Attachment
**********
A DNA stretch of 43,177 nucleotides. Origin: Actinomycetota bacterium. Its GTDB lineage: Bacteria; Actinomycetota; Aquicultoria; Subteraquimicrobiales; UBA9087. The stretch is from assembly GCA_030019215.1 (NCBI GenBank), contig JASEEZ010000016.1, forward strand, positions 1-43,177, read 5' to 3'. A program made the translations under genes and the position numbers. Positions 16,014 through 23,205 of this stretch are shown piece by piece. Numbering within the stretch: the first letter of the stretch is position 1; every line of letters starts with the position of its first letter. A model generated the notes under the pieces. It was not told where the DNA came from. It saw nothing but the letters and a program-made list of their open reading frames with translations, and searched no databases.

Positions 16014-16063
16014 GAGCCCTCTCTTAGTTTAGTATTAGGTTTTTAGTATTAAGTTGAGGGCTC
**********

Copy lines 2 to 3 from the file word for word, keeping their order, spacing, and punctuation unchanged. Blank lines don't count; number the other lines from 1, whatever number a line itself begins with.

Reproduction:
Positions 16014-16063
16014 GAGCCCTCTCTTAGTTTAGTATTAGGTTTTTAGTATTAAGTTGAGGGCTC